A UK Conservative party politician is asking whether airline alliances encourage anti-competitive behaviour, following the news that the European Commission is to launch antitrust proceedings against seven carriers.
Timothy Kirkhope, leader of the Conservatives in the European Parliament, has also criticised the Open Skies deal between the US and the European Union (EU) as largely favouring the USA and distorting the market.
"Co-operation between airlines can bring huge benefits to travellers but if it stands in the way of open competition, then the consumer will suffer," he says.
"The marketplace has already been distorted by the Open Skies deal, which gives US carriers full access to our markets, while blocking our operators out of theirs. While anti-competitive behaviour is never acceptable, we have to ask whether international agreements are themselves encouraging this behaviour."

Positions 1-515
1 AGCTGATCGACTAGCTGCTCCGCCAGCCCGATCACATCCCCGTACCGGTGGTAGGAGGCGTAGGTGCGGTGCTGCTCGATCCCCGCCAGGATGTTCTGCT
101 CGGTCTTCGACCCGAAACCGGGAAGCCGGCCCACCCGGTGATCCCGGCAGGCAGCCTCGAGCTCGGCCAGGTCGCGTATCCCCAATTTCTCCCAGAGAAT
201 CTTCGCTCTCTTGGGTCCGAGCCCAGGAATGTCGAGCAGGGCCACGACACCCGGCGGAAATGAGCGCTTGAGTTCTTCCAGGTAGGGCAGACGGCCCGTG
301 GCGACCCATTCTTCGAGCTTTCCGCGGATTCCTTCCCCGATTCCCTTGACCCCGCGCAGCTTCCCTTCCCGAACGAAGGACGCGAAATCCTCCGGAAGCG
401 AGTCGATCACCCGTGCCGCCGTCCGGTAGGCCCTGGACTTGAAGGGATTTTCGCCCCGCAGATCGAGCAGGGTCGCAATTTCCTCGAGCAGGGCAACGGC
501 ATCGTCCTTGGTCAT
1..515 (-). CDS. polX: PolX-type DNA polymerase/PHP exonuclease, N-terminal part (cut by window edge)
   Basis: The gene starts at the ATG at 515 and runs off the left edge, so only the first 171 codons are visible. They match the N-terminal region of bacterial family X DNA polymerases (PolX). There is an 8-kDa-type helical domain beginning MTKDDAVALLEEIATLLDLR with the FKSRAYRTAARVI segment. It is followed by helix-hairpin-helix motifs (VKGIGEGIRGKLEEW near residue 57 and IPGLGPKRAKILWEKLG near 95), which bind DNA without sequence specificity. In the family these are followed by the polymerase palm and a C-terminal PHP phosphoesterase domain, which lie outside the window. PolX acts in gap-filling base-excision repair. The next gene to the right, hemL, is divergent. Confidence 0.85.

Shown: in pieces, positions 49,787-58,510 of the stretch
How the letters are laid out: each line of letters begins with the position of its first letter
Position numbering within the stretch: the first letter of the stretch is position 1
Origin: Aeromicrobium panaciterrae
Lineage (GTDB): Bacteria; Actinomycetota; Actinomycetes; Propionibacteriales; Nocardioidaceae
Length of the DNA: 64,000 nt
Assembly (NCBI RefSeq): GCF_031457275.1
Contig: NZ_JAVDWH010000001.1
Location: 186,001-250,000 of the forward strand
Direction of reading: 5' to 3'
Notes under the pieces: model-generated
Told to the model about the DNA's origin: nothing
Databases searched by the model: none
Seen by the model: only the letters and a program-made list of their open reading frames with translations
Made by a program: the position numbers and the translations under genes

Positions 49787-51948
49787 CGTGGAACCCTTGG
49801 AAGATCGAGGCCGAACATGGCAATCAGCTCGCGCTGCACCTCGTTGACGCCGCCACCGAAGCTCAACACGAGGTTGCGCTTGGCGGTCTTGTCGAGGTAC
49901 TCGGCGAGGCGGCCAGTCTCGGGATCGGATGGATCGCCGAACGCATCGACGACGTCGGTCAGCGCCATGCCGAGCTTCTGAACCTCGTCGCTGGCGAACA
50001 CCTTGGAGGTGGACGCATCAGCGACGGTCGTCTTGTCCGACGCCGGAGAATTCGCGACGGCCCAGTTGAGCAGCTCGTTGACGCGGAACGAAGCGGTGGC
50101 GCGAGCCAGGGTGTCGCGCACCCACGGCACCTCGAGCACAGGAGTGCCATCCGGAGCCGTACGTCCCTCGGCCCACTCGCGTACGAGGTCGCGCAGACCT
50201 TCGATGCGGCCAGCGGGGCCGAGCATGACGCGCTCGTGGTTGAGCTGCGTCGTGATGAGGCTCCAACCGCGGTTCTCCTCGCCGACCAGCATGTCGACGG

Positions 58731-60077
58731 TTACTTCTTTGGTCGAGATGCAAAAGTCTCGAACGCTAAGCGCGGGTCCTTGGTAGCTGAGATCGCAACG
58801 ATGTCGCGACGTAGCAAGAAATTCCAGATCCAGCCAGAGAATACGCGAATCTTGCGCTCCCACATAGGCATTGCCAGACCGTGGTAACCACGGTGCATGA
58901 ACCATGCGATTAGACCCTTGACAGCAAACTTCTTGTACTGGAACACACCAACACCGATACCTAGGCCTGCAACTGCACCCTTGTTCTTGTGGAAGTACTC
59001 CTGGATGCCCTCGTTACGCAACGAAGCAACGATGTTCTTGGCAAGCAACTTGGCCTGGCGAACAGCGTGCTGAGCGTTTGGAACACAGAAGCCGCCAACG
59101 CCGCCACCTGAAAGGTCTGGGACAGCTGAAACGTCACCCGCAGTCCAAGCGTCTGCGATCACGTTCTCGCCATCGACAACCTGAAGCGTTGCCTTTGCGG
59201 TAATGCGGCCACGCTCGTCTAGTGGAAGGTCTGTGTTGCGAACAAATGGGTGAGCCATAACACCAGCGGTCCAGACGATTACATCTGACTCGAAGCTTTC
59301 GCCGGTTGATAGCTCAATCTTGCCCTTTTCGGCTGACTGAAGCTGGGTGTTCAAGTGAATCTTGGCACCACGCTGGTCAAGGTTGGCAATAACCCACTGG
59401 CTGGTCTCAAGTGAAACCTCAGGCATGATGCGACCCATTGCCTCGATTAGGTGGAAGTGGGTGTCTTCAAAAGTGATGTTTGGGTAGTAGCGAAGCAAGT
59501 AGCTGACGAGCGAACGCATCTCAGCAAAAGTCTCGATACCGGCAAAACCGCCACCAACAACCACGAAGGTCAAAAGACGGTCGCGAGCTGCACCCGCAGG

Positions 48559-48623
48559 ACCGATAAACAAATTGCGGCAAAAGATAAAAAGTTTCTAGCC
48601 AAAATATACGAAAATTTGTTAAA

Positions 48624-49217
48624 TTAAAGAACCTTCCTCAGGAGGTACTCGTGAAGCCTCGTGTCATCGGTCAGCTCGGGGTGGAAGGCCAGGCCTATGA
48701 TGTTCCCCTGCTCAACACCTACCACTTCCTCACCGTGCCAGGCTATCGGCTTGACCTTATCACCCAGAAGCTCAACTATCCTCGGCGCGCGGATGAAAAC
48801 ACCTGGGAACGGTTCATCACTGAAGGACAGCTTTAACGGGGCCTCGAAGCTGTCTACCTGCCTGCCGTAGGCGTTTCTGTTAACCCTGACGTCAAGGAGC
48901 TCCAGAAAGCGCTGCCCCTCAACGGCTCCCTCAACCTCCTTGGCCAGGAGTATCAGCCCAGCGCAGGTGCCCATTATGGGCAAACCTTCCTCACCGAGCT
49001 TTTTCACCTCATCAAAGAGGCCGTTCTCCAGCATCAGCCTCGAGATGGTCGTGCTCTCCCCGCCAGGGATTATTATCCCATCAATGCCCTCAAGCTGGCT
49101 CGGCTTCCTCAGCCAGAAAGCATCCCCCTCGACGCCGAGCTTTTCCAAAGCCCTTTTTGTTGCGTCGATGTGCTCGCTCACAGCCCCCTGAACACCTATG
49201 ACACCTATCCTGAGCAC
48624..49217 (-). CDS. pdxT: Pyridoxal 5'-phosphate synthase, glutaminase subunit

The EC is investigating "existing and planned" cooperation between four current or prospective members of the Star Alliance: Air Canada, Lufthansa and United Airlines, which are current members, and Continental Airlines, which is due to join in October. The second investigation will focus on three Oneworld members: American Airlines, British Airways and Iberia.
The Commission intends to determine whether these co-ordination efforts breached EU rules prohibiting restrictive business practices, specifically Article 81 of the EC Treaty and Article 53 of the EEA Agreement, although it stresses: "The opening of proceedings does not imply that the Commission has conclusive proof of an infringement."